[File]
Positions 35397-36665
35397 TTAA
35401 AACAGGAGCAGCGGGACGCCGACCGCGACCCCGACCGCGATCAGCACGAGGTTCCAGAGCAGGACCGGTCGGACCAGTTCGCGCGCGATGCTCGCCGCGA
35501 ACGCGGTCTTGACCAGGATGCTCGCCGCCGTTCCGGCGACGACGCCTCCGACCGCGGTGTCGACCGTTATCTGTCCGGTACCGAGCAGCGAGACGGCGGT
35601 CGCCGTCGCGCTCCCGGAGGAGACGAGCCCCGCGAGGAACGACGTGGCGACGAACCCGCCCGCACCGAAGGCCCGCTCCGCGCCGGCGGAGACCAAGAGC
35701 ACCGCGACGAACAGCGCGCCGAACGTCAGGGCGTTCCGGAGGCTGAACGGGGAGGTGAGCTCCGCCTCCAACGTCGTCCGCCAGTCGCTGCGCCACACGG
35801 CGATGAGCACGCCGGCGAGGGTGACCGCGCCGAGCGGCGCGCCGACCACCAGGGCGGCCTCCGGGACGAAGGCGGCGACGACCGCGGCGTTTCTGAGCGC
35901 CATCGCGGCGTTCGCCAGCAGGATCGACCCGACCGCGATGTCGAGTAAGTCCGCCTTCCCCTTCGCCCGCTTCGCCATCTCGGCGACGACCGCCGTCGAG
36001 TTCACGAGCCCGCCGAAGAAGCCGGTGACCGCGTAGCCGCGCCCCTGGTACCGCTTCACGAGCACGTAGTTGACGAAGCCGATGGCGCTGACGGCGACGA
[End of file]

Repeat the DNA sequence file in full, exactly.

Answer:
Positions 35397-36665
35397 TTAA
35401 AACAGGAGCAGCGGGACGCCGACCGCGACCCCGACCGCGATCAGCACGAGGTTCCAGAGCAGGACCGGTCGGACCAGTTCGCGCGCGATGCTCGCCGCGA
35501 ACGCGGTCTTGACCAGGATGCTCGCCGCCGTTCCGGCGACGACGCCTCCGACCGCGGTGTCGACCGTTATCTGTCCGGTACCGAGCAGCGAGACGGCGGT
35601 CGCCGTCGCGCTCCCGGAGGAGACGAGCCCCGCGAGGAACGACGTGGCGACGAACCCGCCCGCACCGAAGGCCCGCTCCGCGCCGGCGGAGACCAAGAGC
35701 ACCGCGACGAACAGCGCGCCGAACGTCAGGGCGTTCCGGAGGCTGAACGGGGAGGTGAGCTCCGCCTCCAACGTCGTCCGCCAGTCGCTGCGCCACACGG
35801 CGATGAGCACGCCGGCGAGGGTGACCGCGCCGAGCGGCGCGCCGACCACCAGGGCGGCCTCCGGGACGAAGGCGGCGACGACCGCGGCGTTTCTGAGCGC
35901 CATCGCGGCGTTCGCCAGCAGGATCGACCCGACCGCGATGTCGAGTAAGTCCGCCTTCCCCTTCGCCCGCTTCGCCATCTCGGCGACGACCGCCGTCGAG
36001 TTCACGAGCCCGCCGAAGAAGCCGGTGACCGCGTAGCCGCGCCCCTGGTACCGCTTCACGAGCACGTAGTTGACGAAGCCGATGGCGCTGACGGCGACGA